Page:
Windsor Public Library offers Thanksgiving fun

By Jennifer Coe - ReminderNews
Windsor - posted Thu., Nov. 21, 2013
Jada, 7, gets excited about filling up her bag with treats the pilgrims may have eaten. She was one of a group of children who came to learn about the first Thanksgiving at the library on Nov. 20. Photos by Jennifer Coe.
Jada, 7, gets excited about filling up her bag with treats the pilgrims may have eaten. She was one of a group of children who came to learn about the first Thanksgiving at the library on Nov. 20. Photos by Jennifer Coe.

Windsor Public Library beat everyone to the drumstick by holding its Thanksgiving-themed event on Nov. 20.

“A Native American Thanksgiving,” an evening hosted by Kidspace, was held to teach children about the first Thanksgiving in 1621. Children were invited to learn from the library’s own “pilgrim,” also known as staff-member Bonnie Waterhouse.

Waterhouse explained many aspects of life in 1621, some of which surprised the children in attendance, like: why did the native Americans instruct the pilgrims to plant corn, beans and squash together, and why did they stick a dead fish in the ground along with it? Why did the pilgrims not use a traditional plate or fork? And, as asked by one of the children, “Did they have ice cream?”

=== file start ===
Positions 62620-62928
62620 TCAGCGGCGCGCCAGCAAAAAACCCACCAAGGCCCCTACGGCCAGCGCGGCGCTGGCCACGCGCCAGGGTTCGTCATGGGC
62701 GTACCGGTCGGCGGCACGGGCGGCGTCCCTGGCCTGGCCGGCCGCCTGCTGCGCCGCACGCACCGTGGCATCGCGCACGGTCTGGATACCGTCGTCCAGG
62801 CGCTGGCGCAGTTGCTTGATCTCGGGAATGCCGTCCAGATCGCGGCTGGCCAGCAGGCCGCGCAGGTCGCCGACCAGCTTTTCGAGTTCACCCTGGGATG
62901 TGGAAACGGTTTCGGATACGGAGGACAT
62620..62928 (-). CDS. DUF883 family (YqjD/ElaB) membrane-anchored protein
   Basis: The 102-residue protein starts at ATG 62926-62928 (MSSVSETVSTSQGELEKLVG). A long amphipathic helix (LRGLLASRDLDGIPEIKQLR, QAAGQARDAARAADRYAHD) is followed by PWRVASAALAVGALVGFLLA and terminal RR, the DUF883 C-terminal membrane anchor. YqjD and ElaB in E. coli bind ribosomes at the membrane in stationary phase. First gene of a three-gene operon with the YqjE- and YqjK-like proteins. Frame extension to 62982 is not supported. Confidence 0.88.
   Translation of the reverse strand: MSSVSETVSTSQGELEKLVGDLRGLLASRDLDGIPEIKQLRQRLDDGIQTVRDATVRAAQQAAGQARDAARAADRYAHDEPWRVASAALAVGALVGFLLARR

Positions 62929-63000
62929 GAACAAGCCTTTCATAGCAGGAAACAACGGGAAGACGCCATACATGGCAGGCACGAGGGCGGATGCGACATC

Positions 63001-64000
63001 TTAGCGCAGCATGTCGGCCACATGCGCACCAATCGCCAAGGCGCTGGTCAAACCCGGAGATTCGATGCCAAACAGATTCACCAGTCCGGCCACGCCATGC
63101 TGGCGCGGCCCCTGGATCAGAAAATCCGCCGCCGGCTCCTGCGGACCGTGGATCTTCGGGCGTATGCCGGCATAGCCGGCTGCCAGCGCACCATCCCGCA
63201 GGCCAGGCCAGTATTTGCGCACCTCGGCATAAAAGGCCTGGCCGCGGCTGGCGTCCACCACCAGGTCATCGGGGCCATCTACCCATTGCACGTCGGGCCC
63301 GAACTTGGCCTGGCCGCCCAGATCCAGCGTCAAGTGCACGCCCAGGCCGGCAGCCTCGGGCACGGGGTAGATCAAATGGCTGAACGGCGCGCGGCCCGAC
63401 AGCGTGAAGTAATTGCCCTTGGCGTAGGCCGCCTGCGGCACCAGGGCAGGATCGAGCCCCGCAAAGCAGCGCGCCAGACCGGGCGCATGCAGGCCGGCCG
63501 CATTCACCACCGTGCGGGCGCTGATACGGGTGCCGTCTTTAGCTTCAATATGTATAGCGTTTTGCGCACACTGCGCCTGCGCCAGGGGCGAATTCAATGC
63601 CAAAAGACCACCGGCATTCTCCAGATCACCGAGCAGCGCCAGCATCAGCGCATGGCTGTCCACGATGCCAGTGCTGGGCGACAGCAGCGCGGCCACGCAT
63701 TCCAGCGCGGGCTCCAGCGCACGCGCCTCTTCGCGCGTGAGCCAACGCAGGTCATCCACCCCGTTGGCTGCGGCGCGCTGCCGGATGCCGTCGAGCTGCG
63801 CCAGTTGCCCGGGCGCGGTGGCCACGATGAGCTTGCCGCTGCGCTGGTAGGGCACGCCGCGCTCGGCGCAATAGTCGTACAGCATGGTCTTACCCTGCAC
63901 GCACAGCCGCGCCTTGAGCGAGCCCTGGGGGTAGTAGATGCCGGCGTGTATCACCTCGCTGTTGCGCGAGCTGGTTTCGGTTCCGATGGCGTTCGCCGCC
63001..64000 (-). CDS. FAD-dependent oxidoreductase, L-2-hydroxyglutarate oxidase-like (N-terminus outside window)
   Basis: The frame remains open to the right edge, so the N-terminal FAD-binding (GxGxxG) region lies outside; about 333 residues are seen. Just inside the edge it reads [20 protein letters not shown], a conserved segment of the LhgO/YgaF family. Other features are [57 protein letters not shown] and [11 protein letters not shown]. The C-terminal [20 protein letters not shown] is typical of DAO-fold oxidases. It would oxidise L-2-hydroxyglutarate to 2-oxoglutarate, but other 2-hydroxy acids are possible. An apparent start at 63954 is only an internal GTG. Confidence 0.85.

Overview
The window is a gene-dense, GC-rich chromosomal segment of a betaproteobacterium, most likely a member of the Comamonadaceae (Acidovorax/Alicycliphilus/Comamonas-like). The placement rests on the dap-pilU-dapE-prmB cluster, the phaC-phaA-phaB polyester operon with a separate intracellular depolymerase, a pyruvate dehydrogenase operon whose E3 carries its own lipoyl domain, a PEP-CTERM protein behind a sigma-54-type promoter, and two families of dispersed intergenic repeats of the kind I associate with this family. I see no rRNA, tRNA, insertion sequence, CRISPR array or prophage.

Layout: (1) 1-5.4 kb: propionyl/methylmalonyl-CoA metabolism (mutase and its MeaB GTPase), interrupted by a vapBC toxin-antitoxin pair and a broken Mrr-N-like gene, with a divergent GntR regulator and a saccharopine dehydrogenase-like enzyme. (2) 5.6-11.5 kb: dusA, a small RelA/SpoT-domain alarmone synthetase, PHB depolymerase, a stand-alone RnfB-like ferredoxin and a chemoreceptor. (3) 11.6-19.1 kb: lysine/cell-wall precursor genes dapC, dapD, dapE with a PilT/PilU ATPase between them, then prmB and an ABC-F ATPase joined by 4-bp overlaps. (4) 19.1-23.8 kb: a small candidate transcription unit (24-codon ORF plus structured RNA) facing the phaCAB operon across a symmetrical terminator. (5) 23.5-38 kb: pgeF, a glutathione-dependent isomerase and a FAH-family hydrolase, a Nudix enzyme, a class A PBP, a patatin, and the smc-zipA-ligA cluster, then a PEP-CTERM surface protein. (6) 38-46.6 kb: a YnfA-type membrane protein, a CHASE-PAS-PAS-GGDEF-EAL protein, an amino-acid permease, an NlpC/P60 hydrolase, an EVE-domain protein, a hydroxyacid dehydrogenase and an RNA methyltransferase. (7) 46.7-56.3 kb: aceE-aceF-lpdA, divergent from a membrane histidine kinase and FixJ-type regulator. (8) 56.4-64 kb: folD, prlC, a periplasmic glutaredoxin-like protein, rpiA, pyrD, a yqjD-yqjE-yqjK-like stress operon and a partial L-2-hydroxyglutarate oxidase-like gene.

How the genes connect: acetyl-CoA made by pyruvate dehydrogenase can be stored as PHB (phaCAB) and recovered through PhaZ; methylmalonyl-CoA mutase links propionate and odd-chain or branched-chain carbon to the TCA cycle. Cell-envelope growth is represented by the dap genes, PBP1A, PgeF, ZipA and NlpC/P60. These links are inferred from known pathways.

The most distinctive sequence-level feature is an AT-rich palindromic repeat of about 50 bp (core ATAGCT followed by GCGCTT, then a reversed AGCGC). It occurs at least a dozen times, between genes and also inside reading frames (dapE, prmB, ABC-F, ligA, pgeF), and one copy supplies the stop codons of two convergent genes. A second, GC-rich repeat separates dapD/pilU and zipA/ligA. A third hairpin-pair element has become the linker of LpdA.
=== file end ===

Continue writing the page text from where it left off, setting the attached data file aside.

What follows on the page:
“We call it Thanksgiving, but back then it was a harvest festival,” Waterhouse explained and led them to speculate by saying, “You’ll never guess how many Native Americans attended...”

Children were then asked to participate in some period-specific games that the immigrants may have done for fun, like tug-o-war, marbles and a form of ring toss. The children relished each game, proving that simple games still hold an unswerving appeal.

“This is the first time we have held this event,” said Waterhouse. “I love native American history, so I thought, why not?” She dug into researching the topic for the children and the evening’s plate of activities was soon full.

Children were also invited to make crafts, including bows and arrows and a modern cornucopia. This horn-of-plenty included candy corns and pumpkin seeds.

Kidspace will be hosting its “Let’s Celebrate” event on Dec. 11. Children can learn how three different cultures celebrate this time of year. Call 860-285-1994 to register.

And, if you were wondering, according to Waterhouse, 90 native Americans attended the first Thanksgiving, and it lasted three days!


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